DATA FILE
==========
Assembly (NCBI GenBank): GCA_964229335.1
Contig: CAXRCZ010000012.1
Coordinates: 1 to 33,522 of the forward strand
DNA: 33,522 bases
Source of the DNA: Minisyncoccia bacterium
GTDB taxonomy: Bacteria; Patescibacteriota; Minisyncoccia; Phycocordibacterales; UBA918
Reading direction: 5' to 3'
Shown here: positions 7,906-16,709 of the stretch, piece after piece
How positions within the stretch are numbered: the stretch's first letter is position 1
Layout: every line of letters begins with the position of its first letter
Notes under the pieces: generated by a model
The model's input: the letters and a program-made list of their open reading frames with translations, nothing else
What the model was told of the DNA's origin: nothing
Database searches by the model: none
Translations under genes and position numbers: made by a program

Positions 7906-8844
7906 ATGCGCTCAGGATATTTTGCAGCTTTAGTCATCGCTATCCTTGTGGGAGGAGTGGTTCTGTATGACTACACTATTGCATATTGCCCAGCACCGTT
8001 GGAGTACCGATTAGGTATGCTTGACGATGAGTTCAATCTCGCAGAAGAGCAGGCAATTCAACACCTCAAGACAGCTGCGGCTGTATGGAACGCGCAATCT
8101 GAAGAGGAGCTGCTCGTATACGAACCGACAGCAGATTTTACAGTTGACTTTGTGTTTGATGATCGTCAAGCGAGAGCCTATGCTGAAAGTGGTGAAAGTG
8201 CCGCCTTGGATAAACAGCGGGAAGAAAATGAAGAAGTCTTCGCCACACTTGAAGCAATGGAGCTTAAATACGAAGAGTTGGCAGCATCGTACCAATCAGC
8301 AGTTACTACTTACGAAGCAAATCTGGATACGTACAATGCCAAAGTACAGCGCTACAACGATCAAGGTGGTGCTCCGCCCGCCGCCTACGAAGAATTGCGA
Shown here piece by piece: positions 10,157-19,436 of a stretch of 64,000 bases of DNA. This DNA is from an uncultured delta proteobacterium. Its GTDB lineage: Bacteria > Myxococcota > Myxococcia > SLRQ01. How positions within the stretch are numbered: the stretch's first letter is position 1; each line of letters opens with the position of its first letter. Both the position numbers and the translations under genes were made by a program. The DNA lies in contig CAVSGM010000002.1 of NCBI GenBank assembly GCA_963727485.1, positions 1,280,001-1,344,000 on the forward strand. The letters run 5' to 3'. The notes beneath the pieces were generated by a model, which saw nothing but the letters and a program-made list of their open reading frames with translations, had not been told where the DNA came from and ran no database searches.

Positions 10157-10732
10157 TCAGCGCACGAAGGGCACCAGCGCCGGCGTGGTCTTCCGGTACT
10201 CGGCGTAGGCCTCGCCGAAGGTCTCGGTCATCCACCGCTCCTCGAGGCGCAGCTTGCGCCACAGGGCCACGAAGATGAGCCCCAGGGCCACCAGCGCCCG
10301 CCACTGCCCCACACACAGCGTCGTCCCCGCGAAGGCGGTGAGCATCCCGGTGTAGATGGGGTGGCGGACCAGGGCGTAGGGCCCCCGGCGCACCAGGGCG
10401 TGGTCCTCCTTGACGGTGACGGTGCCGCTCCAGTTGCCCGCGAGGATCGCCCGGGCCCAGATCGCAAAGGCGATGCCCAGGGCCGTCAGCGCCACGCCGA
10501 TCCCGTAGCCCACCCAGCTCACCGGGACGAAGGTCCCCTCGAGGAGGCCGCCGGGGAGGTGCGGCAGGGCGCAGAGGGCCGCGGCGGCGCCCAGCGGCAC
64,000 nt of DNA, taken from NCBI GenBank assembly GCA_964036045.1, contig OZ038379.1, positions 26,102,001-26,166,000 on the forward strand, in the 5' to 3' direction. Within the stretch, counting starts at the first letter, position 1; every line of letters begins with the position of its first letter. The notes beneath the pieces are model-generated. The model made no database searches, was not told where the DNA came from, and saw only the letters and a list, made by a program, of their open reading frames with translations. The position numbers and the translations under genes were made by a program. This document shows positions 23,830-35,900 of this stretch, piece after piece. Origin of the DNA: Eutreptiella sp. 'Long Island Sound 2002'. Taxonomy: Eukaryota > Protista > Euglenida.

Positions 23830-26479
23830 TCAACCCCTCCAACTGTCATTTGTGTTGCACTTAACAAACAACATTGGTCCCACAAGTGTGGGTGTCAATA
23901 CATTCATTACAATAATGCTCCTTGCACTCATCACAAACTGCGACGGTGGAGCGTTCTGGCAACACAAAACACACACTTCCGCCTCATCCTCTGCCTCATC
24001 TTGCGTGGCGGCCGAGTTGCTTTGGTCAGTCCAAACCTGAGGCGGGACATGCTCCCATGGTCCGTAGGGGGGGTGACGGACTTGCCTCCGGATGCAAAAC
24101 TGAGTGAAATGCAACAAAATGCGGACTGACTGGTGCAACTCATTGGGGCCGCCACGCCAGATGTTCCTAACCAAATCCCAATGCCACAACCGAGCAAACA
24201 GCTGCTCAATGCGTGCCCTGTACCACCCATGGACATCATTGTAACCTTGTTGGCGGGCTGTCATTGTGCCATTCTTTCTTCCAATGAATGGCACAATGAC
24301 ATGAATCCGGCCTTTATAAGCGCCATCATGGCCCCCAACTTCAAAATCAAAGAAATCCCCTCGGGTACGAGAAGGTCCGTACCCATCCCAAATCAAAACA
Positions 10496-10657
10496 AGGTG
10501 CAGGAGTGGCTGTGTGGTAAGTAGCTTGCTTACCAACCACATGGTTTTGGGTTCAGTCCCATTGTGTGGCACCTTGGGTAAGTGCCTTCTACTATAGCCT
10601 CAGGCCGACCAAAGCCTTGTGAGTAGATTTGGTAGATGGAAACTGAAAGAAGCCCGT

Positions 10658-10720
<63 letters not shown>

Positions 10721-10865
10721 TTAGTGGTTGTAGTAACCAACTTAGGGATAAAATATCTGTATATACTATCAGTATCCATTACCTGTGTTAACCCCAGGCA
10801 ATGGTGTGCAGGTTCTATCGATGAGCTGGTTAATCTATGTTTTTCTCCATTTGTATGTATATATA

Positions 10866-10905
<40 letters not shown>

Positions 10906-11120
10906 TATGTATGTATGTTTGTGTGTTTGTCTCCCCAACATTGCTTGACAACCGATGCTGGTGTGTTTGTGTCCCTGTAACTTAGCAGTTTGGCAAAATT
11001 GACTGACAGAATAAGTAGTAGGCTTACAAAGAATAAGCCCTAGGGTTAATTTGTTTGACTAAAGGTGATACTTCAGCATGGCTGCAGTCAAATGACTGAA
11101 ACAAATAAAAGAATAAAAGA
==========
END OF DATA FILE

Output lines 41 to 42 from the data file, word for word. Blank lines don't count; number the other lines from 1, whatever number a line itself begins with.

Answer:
Positions 10658-10720
<63 letters not shown>